A New Perspective on RFM Analysis

A New Perspective on RFM Analysis

Mohammad Hasan Aghdaie (Shomal University, Iran) and Parham Fami Tafreshi (Shomal University, Iran)
DOI: 10.4018/978-1-5225-0997-4.ch001
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Abstract

The aim of this chapter is proposing a novel integrated Fuzzy Group Multiple Attribute Decision Making (FGMADM) and Fuzzy C-Means Clustering (FCM) as a DM tool for segmentation of customers (retailers), based on an updated RFM model. For this purpose, the most important criteria to evaluate retailers from the in depth literature survey and experts' opinion are added to the traditional RFM model. In addition, in order to make the model more efficient, FGMADM approach, in this paper, Fuzzy Group Step-wise Weight Assessment Ratio Analysis (FGSWARA) is used to weight KPIs. Then, FCM is applied to segment customers, based on their purchase behavior (RFM scores). A case study in one of the most famous Fast Moving Consumer Goods (FMCG) companies in Iran illustrated the applicability of the proposed model.
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Introduction

Customers are one of the significant assets of every organization and without satisfied and loyal customers there is no chance of success. In addition, due to the rapid altering environment and facing with fierce market competition, creating a strong relationship with customers is an obligatory task. Furthermore, a limited number of resources makes impossible to satisfy all customers. To wrestle with the above mentioned issues, market segmentation is one of the best suggested approaches. The term was introduced by Wendell R. Smith, an American marketing researcher in the late 1950s (Smith, 1956). Dividing a market into different sections in order to select some of which as target markets and provide the most appropriate production mix, is the whole aim of market segmentation.

A company should think strategically about its relationship with consumers, and perhaps they had better not to have “one fixed strategy”. Retailers are one of the most important parts of channel management. Furthermore, an appropriate retailer segmentation strategy can increase competitive advantage and customer satisfaction, decrees distribution cost and it can accelerate the purchasing process. Retailer segmentation is the process of dividing a set of retailers into distinct subset of retailers, where any subset can be considered as a target group or be treated differently.

One important question in marketing is that whether customers are equal or not. The answer to this question is obvious: “No”. Thus, how much is a customer worth? In order to answer this question, a concept, namely Customer Lifetime Value (CLV) in marketing was proposed. According to Jain and sing (2002) CLV for a firm is the net profit or loss to the firm from a customer over the entire life of transactions of that customer with the firm. In addition, CLV can be used in designing marketing programs (Reinartz & Kumar 2003; Rust et al., 2004). RFM models, probability models, econometric models, persistence models, computer science models, and diffusion/growth models are some of CLV models. Amongst different ones, RFM analysis is one of the famous and traditional customer evaluation metrics. It is a common approach for understanding consumer’s purchase behaviour. As the name explains, RFM stands for three KPIs, includes Recency, Frequency and Monetary or Money. It is quite desirable, especially in the retail industry (Tsiptsis & Chorianopoulos, 2011). Furthermore, RFM segmentation has been applied for more than thirty years by direct marketers to target a subgroup of customers, decrease mailing costs and improve profit. Also, RFM is suitable to target marketing program at specific customers with the objective to improve response rates. Traditional RFM model cannot satisfy all needs of every industry and every business ought to use its own model. To deal with this, a firm can increase number of KPIs according to its needs and circumstances.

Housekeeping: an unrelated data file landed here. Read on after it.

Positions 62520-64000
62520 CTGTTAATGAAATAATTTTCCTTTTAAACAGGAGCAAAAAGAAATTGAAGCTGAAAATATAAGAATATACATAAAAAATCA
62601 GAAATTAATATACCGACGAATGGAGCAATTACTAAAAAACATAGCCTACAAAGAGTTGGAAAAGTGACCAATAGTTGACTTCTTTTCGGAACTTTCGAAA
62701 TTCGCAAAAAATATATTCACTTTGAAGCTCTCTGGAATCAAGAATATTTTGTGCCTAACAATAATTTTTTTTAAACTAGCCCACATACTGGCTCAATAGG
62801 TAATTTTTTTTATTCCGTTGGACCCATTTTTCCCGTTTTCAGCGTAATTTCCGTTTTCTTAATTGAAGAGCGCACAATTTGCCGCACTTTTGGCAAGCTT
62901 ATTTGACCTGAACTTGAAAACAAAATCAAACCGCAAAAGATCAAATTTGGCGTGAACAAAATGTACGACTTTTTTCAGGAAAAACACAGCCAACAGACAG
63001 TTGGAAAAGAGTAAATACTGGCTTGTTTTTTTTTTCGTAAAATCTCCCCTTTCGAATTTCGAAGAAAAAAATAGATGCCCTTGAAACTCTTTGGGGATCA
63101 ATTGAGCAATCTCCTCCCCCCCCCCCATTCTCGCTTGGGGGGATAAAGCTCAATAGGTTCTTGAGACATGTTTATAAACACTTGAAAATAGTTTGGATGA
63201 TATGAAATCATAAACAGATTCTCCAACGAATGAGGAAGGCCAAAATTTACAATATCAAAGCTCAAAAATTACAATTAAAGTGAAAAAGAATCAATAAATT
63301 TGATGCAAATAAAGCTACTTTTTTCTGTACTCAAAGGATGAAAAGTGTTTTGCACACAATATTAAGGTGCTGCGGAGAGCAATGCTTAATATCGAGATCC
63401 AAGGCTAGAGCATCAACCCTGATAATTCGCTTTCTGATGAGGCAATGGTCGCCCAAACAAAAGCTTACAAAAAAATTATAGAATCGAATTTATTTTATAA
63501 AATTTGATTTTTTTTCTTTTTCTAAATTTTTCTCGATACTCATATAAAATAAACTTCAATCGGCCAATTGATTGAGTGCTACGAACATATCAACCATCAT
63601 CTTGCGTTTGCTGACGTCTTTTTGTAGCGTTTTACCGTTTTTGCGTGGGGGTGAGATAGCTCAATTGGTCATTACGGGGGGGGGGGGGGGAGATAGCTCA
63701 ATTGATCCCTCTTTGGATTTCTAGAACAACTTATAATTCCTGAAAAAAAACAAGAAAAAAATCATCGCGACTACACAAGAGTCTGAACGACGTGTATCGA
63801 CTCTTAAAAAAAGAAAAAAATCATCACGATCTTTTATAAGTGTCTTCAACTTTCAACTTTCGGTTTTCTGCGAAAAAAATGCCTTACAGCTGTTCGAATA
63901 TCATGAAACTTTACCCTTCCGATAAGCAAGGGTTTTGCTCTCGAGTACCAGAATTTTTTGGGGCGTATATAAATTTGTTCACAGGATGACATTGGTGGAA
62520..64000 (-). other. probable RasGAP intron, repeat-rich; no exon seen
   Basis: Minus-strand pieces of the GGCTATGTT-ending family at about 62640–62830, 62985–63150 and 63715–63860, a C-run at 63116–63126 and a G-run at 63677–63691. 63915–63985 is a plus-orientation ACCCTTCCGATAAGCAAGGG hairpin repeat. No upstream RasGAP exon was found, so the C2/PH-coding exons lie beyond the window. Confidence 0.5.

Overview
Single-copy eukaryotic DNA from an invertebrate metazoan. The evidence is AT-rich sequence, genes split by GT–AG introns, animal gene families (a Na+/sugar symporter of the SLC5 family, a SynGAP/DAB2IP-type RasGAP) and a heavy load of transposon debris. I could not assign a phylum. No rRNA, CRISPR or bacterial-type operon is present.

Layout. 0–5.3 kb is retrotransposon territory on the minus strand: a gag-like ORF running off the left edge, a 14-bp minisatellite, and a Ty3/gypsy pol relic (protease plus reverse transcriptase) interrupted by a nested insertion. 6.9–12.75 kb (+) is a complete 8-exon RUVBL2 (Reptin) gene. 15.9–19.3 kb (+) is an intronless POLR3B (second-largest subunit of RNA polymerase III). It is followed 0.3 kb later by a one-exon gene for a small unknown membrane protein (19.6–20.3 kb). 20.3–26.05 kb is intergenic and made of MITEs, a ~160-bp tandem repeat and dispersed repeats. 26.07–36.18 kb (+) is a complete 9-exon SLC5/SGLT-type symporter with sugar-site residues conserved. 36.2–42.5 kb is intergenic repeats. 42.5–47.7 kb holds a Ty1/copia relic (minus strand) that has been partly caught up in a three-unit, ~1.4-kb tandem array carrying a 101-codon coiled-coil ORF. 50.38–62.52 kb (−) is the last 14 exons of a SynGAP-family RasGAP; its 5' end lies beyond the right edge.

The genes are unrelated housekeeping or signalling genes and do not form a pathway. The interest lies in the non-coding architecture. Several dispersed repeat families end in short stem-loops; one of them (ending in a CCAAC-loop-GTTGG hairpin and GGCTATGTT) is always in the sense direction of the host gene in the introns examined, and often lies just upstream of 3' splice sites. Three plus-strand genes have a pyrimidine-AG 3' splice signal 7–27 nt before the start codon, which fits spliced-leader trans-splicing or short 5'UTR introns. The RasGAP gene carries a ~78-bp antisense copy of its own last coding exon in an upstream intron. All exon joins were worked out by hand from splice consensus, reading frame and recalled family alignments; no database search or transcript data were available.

Recently, managers need to use more complicated tools applying huge amount of data to make more accurate decisions. A discipline which can extract the hidden and unknown information from abundance of data is Data Mining (DM). Amongst DM techniques, cluster analysis is widely used as a segmentation technique in many real problems. This is a convenient method to identify and define segments.

Decision making process frequently deals with discrete alternatives in the presence of different and often conflict criteria. This kind of decision making in Operations Research (OR)/Management Science (MS) literature is named Multiple Attribute Decision Making (MADM). Moreover, decision makers have widely recognized that most decisions made in the real world situations, because of their complexity, have vague and unclear constrains, and thus, the problem cannot be exactly defined or precisely represented in a crisp value (Bellman & Zadeh, 1970). To solve this kind of problems, Zadeh (1965) suggested employing the fuzzy set theory as a modelling tool for complex systems that can be controlled by humans but are hard to define literally. What is more, many recent decisions need to be made by a group of experts as they are inherently group decision making. The combination of fuzzy sets, MADM, and group decision making has led to a sub-discipline, namely, Fuzzy Group Multiple Attribute Decision Making (FGMADM). The present study aims to contribute to these subjects:

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